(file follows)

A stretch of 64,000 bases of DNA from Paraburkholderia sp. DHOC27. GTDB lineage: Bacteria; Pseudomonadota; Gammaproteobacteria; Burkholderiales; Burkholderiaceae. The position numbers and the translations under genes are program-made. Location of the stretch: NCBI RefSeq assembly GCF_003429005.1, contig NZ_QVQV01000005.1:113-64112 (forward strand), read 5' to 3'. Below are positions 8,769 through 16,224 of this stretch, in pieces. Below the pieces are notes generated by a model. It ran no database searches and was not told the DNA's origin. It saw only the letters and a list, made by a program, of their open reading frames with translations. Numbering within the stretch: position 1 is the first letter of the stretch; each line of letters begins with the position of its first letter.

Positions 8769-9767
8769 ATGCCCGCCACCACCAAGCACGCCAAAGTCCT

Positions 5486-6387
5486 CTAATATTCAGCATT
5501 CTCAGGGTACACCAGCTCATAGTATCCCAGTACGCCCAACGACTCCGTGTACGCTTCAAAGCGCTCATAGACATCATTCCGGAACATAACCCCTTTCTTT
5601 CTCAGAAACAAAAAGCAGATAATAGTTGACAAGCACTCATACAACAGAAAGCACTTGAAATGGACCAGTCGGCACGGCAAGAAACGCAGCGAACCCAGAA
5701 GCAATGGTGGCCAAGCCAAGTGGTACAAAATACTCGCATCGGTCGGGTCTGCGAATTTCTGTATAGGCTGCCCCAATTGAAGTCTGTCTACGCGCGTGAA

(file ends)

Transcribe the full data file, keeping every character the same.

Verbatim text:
A stretch of 64,000 bases of DNA from Paraburkholderia sp. DHOC27. GTDB lineage: Bacteria; Pseudomonadota; Gammaproteobacteria; Burkholderiales; Burkholderiaceae. The position numbers and the translations under genes are program-made. Location of the stretch: NCBI RefSeq assembly GCF_003429005.1, contig NZ_QVQV01000005.1:113-64112 (forward strand), read 5' to 3'. Below are positions 8,769 through 16,224 of this stretch, in pieces. Below the pieces are notes generated by a model. It ran no database searches and was not told the DNA's origin. It saw only the letters and a list, made by a program, of their open reading frames with translations. Numbering within the stretch: position 1 is the first letter of the stretch; each line of letters begins with the position of its first letter.

Positions 8769-9767
8769 ATGCCCGCCACCACCAAGCACGCCAAAGTCCT

Positions 5486-6387
5486 CTAATATTCAGCATT
5501 CTCAGGGTACACCAGCTCATAGTATCCCAGTACGCCCAACGACTCCGTGTACGCTTCAAAGCGCTCATAGACATCATTCCGGAACATAACCCCTTTCTTT
5601 CTCAGAAACAAAAAGCAGATAATAGTTGACAAGCACTCATACAACAGAAAGCACTTGAAATGGACCAGTCGGCACGGCAAGAAACGCAGCGAACCCAGAA
5701 GCAATGGTGGCCAAGCCAAGTGGTACAAAATACTCGCATCGGTCGGGTCTGCGAATTTCTGTATAGGCTGCCCCAATTGAAGTCTGTCTACGCGCGTGAA